Sandra Walton

In 1997, Pineapple Junior Infants School was a byword for failure. Its pupils were under-achieving, attendance was low and morale among staff was plummeting.


The year before, Standard Attainment Test (SAT) results showed it was the third worst-performing school in the country.

Today, all that has changed thanks to the inspirational leadership and boundless enthusiasm of headteacher Sandra Walton.

Working with the local community in Birmingham, the school's fortunes have been turned around and this year the government declared it one of the 100 most improved schools in the country.

Sandra, 56, was initially sceptical about applying for a position advertised in 1997.

As a resident of the city, she knew only too well that the school had big problems and that a mountain would have to be climbed to turn things around.

It was in the middle of an area of high social deprivation and was losing pupils as their parents looked for alternative schools.

But after speaking to pupils and the community, Sandra realised its enormous potential. She says: "The first goal was to give the children high expectations of what they themselves could achieve, that there were no holds barred."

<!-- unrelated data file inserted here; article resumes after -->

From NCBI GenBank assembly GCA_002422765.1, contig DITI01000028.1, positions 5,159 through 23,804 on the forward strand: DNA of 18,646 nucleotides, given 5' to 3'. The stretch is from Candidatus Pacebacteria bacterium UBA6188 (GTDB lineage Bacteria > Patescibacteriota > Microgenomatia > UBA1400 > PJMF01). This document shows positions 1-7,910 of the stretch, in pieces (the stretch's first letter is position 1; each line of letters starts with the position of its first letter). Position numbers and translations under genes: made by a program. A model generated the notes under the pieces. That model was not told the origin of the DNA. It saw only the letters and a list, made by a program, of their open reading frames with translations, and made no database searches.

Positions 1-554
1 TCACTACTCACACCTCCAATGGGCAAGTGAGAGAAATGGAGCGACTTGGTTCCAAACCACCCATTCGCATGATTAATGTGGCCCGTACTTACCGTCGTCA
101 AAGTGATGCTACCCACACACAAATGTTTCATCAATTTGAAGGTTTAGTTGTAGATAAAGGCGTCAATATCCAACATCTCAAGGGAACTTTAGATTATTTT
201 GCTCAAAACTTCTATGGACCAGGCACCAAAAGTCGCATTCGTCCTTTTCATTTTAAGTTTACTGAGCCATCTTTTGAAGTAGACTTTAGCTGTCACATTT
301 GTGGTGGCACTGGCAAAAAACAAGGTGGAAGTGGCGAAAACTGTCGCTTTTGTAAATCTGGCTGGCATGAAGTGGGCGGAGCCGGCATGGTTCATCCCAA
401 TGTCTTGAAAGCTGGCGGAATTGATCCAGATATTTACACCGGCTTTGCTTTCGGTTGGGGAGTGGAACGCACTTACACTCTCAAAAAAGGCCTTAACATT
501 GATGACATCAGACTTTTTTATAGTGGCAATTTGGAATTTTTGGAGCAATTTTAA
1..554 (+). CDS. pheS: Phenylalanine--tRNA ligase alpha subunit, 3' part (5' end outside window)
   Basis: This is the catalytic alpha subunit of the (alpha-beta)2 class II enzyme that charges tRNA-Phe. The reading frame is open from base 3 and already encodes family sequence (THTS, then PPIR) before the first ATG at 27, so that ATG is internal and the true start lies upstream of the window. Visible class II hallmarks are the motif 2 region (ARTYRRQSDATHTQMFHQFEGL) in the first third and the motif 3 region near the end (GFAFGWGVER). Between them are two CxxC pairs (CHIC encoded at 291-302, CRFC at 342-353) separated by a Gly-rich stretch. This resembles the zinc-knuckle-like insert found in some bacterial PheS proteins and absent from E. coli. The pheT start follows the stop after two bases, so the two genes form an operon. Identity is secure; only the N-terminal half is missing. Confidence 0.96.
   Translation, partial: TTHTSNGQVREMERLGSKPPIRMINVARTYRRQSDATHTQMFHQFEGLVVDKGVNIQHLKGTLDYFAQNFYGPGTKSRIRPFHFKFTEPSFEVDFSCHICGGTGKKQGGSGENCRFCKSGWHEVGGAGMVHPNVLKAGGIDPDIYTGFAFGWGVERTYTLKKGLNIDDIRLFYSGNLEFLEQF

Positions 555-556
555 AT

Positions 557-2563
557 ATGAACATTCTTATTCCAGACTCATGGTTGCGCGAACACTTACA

Sandra realised that she could only achieve so much alone and put an emphasis on involving the entire community in the school's rebirth.

Parents were approached for suggestions and Sandra contacted a local factory to get involved. It has since paid for a computer suite, text books and arranged visits to its plant.

In 1998 the school, which had not been decorated for about 30 years, was transformed with cream and red paint.

The dull, green school uniform was also replaced with red sweatshirts bearing the new logo: 'Being The Future'.

Sandra, who has three children and a grandchild, says: "We've changed from a drab, green image to a school that's really on the map within the community."

Its name was changed to Allens Croft School and a Saturday club set up which is regularly attended by more than 50 pupils - an unthinkable achievement just a few years ago. Sandra says: "Working together as a team has been the key to turning things around. The staff, the children, the parents and the governors have all been involved.

"The award is not for me - it's for this school and for the team that's put these improvements in place." Last year, all the hard work began to pay off with the publication of the school's SAT results. When Sandra took over, the mark was 72 out of 300 - last year it had risen to 216.

She says: "It hasn't been easy but it has been an exciting challenge and worth every minute when you see the joy on the children's faces when they know they are achieving."


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